Cookies Policy

This site uses cookies. By continuing to browse the site you are agreeing to our use of cookies.

I accept this policy

Find out more here

Do Predators 'Shape' Fish Schools: Interactions Between Predators and Their Schooling Prey

No metrics data to plot.
The attempt to load metrics for this article has failed.
The attempt to plot a graph for these metrics has failed.
The full text of this article is not currently available.
Brill’s MyBook program is exclusively available on BrillOnline Books and Journals. Students and scholars affiliated with an institution that has purchased a Brill E-Book on the Brill platform automatically have access to the MyBook option for the title(s) acquired by the Library. MyBook is a cheap paperback edition of the original book and will be sold at uniform, low price.

Access this article

+ Tax (if applicable)
Add to Favorites

image of Netherlands Journal of Zoology
For more content, see Archives Néerlandaises de Zoologie (Vol 1-17) and Animal Biology (Vol 53 and onwards).

Predation has long been considered a powerful selective force governing the evolution and maintenance of gregariousness. Membership in a stable aggregation may afford the individual with a reduction in the probability of being successfully attacked, when compared with isolated individuals. This mitigation of predation accrues passively through the effects of dilution and confusion, and actively through the differential value of spatial position and the evolution of group avoidance manoeuvres. The relative safety of a given spatial position can change drastically, depending on attack strategy. Aquatic vertebrate predators (fish, birds, and marine mammals) display a wide variety of strategies when attacking schooling prey, ranging from marginal and invasive to exploitative. Evolution of avoidance manoeuvres by the school is dependent on the individual correctly assessing the potential for danger and responding in a timely, coordinated fashion. Whether safety accrues differentially among school members, and between school members and isolates, depends on: the size and shape of the school, the individual member's behaviour, the 'behaviour' of the group, and, most importantly, the relative frequency and abundance of each predator type.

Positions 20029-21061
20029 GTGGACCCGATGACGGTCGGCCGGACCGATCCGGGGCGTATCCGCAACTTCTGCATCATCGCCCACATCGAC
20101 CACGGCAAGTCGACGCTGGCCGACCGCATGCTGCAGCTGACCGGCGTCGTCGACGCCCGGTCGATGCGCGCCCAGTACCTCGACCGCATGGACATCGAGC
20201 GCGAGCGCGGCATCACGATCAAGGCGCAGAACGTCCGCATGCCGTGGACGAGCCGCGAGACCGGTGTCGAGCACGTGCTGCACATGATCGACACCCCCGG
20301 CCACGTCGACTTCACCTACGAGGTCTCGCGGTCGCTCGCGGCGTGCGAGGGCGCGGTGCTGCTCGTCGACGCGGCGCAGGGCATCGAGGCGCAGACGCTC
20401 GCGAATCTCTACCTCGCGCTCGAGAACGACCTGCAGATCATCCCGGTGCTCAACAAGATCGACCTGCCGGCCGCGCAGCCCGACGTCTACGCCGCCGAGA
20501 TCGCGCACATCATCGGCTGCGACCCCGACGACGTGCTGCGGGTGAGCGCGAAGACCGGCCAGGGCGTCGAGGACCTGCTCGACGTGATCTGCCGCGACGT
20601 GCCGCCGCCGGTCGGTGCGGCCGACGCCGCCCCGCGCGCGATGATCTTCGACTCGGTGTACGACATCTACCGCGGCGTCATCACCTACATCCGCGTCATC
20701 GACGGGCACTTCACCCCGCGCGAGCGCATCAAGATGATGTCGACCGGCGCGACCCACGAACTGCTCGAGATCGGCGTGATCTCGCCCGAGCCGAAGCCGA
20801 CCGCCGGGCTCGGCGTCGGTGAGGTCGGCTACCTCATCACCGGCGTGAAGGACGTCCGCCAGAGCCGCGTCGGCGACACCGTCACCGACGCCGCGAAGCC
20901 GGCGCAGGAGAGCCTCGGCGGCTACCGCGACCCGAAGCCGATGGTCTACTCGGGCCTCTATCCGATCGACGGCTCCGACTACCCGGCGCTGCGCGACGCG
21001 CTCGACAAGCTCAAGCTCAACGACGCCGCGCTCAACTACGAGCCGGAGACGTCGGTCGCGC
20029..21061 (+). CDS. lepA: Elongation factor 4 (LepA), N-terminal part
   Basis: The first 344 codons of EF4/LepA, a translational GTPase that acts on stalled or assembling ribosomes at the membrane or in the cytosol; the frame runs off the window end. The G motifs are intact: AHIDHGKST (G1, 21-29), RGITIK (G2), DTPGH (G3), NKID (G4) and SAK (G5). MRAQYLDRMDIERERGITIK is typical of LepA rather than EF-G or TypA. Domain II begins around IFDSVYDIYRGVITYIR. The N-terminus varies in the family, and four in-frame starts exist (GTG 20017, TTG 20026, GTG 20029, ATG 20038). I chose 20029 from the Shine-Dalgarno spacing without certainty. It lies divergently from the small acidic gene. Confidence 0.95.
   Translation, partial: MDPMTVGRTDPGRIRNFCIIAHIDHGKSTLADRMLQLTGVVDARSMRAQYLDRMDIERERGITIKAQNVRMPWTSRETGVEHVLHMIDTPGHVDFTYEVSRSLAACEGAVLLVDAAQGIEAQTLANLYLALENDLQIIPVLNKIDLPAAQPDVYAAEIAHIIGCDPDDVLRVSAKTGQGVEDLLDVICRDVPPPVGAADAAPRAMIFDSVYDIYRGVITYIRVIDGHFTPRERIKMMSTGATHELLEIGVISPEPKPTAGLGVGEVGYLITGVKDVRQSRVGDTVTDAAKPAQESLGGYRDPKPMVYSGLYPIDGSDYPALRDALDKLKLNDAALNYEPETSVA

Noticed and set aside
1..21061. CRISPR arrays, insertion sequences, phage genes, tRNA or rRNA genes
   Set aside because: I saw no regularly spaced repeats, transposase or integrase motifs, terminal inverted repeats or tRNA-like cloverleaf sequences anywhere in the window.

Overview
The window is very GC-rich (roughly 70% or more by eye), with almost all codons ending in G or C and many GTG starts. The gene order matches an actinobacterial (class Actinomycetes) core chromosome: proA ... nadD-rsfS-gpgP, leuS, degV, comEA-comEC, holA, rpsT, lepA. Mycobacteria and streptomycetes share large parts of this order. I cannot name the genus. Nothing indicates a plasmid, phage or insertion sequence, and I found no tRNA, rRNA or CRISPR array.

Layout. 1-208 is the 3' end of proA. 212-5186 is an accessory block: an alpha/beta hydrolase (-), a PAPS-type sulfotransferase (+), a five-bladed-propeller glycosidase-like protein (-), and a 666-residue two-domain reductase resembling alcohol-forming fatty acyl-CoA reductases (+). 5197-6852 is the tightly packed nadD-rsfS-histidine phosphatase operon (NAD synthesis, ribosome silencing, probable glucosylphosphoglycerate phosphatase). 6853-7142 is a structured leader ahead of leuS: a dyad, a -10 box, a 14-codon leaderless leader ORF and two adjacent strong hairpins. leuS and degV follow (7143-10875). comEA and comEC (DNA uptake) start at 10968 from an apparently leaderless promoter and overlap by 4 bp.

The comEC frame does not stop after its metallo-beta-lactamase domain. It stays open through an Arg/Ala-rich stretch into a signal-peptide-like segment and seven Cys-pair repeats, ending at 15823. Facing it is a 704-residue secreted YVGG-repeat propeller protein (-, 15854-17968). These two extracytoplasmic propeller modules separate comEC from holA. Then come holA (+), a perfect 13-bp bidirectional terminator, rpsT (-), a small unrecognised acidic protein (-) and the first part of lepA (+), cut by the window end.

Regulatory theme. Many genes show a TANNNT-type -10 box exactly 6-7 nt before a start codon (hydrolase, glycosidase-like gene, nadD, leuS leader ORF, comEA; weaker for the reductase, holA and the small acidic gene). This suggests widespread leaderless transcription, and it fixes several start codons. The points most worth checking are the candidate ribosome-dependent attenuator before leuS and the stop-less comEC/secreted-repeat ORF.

Affiliations: 1: Fisheries Research Institute, University of Washington, USA


Full text loading...


Data & Media loading...

Article metrics loading...



Can't access your account?
  • Key

  • Full access
  • Open Access
  • Partial/No accessInformation